Results for 'causal effect'

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  1. Extrapolation of causal effects – hopes, assumptions, and the extrapolator’s circle.Donal Khosrowi - 2019 - Journal of Economic Methodology 26 (1):45-58.
    I consider recent strategies proposed by econometricians for extrapolating causal effects from experimental to target populations. I argue that these strategies fall prey to the extrapolator’s circle: they require so much knowledge about the target population that the causal effects to be extrapolated can be identified from information about the target alone. I then consider comparative process tracing as a potential remedy. Although specifically designed to evade the extrapolator’s circle, I argue that CPT is unlikely to facilitate extrapolation (...)
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  2. Can Causal Powers Cause Their Effects?Andrea Raimondi - 2022 - Metaphysica 23 (2):455-473.
    Causal Dispositionalism provides an account of causation based on an ontology of causal powers, properties with causal essence. According to the account, causation can be analysed in terms of the interaction of powers and its subsequent production of their effect. Recently, Baltimore, J. A. has raised a challenge against two competing approaches, the compositional view and the mutual manifestation view, to explain what makes powers interactive – the interaction gap. In this paper, we raise the challenge (...)
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  3. Experimental effects and causal representations.Vadim Keyser - 2017 - Synthese:1-32.
    In experimental settings, scientists often “make” new things, in which case the aim is to intervene in order to produce experimental objects and processes—characterized as ‘effects’. In this discussion, I illuminate an important performative function in measurement and experimentation in general: intervention-based experimental production (IEP). I argue that even though the goal of IEP is the production of new effects, it can be informative for causal details in scientific representations. Specifically, IEP can be informative about causal relations in: (...)
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  4. How effects depend on their causes, why causal transitivity fails, and why we care about causation.Gunnar Björnsson - 2007 - Philosophical Studies 133 (3):349-390.
    Despite recent efforts to improve on counterfactual theories of causation, failures to explain how effects depend on their causes are still manifest in a variety of cases. In particular, theories that do a decent job explaining cases of causal preemption have problems accounting for cases of causal intransitivity. Moreover, the increasing complexity of the counterfactual accounts makes it difficult to see why the concept of causation would be such a central part of our cognition. In this paper, I (...)
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  5. Cue competition effects and young children's causal and counterfactual inferences.Teresa McCormack, Stephen Andrew Butterfill, Christoph Hoerl & Patrick Burns - 2009 - Developmental Psychology 45 (6):1563-1575.
    The authors examined cue competition effects in young children using the blicket detector paradigm, in which objects are placed either singly or in pairs on a novel machine and children must judge which objects have the causal power to make the machine work. Cue competition effects were found in a 5- to 6-year-old group but not in a 4-year-old group. Equivalent levels of forward and backward blocking were found in the former group. Children's counterfactual judgments were subsequently examined by (...)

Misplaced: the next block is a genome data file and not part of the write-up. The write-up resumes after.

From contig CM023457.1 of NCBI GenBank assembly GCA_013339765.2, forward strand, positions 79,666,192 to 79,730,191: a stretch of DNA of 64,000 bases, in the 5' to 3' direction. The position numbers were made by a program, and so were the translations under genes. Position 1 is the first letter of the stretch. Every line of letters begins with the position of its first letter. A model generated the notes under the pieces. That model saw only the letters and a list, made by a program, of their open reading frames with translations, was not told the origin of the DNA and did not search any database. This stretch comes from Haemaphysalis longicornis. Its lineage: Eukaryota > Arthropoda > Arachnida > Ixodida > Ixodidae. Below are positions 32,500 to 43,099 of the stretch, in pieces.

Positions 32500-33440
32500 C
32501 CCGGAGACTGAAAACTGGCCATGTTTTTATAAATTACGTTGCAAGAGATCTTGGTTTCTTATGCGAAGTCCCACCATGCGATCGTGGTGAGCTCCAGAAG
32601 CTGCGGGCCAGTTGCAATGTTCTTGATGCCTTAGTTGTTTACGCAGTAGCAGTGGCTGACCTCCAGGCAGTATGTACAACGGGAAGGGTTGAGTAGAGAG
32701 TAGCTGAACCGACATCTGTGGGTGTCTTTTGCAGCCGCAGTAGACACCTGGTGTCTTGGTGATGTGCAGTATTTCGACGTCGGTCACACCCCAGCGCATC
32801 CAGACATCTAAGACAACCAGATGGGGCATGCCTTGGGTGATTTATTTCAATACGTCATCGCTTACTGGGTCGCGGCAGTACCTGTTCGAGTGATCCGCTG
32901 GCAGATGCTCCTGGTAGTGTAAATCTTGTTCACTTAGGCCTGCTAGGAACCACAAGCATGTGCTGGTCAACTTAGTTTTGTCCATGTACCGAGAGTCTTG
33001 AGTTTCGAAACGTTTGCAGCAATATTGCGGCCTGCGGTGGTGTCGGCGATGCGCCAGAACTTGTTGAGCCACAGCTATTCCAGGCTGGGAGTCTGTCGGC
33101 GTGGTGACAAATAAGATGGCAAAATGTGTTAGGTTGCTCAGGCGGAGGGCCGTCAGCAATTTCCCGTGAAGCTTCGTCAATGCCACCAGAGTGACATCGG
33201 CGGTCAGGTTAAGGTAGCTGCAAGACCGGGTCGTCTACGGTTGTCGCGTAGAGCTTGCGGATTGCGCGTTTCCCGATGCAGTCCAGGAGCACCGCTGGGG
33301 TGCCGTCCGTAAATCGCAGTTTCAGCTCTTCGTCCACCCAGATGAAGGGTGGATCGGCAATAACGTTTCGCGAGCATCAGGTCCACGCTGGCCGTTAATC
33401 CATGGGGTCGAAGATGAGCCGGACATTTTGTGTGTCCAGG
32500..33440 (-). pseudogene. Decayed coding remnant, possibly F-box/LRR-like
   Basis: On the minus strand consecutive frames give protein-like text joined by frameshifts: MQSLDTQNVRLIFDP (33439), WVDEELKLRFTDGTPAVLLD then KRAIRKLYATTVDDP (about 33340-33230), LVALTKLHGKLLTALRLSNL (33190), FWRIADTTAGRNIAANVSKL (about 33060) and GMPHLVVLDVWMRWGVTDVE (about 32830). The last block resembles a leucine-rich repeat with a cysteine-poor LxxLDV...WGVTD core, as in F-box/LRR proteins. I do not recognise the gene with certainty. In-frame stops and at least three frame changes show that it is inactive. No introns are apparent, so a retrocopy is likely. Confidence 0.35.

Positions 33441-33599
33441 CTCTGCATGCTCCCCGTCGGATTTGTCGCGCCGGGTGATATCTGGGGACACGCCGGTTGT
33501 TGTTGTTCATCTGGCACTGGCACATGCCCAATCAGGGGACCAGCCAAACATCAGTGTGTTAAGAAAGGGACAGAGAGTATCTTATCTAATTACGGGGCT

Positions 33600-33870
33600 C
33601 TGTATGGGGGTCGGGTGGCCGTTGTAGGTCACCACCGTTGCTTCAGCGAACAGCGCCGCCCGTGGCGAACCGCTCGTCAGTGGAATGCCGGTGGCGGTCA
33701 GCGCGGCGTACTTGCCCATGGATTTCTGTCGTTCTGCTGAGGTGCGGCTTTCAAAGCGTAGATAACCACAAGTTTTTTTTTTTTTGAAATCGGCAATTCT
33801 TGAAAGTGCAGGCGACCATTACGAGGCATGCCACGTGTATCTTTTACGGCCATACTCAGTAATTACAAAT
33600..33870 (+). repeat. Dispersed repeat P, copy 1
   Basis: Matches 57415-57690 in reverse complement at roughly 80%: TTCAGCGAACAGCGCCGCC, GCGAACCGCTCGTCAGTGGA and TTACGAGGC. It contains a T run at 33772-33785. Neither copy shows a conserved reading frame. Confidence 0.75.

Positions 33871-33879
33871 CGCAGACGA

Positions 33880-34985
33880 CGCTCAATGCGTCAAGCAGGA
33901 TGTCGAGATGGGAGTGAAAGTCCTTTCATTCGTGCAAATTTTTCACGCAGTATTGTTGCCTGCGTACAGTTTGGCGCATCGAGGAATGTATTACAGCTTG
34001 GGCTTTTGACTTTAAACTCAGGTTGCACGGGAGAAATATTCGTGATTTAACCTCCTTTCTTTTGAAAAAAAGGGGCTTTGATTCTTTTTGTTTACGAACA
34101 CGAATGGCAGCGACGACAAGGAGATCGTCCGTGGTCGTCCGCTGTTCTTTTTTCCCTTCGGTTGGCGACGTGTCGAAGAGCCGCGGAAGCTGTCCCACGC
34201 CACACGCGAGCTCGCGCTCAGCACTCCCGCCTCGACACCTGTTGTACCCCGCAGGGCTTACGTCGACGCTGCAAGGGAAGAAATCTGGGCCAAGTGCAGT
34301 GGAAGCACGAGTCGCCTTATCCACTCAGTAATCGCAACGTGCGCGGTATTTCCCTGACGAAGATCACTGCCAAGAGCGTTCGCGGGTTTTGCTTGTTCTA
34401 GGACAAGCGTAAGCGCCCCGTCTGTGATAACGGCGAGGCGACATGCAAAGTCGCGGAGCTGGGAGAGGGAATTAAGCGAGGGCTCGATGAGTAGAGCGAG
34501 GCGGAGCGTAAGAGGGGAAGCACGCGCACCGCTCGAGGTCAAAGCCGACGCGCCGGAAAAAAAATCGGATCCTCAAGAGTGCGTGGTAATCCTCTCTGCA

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  6. An interaction effect of norm violations on causal judgment.Maureen Gill, Jonathan F. Kominsky, Thomas F. Icard & Joshua Knobe - 2022 - Cognition 228 (C):105183.
    Existing research has shown that norm violations influence causal judgments, and a number of different models have been developed to explain these effects. One such model, the necessity/sufficiency model, predicts an interac- tion pattern in people’s judgments. Specifically, it predicts that when people are judging the degree to which a particular factor is a cause, there should be an interaction between (a) the degree to which that factor violates a norm and (b) the degree to which another factor in (...)
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  7. Retracted article: Strategic bombing, causal beliefs, and double effect.Ezio Di Nucci - 2016 - Journal of Value Inquiry 50 (2):385-394.
    I argue against the Doctrine of Double Effect’s explanation of the moral difference between terror bombing and strategic bombing. I show that the standard thought-experiment of terror bombing and strategic bombing which dominates this debate is underdetermined with regards to the agents’ psychologies: (a) if Terror Bomber and Strategic Bomber have the same causal beliefs, then why does Terror Bomber set out to kill the children? It may then be this unwarranted and immoral choice and not the Doctrine (...)
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  8. Inferential Internalism and the Causal Status Effect.Nicholas Danne - 2020 - Logos and Episteme 11 (4):429-445.
    To justify inductive inference and vanquish classical skepticisms about human memory, external world realism, etc., Richard Fumerton proposes his “inferential internalism,” an epistemology whereby humans ‘see’ by Russellian acquaintance Keynesian probable relations (PRs) between propositions. PRs are a priori necessary relations of logical probability, akin to but not reducible to logical entailments, such that perceiving a PR between one’s evidence E and proposition P of unknown truth value justifies rational belief in P to an objective degree. A recent critic of (...)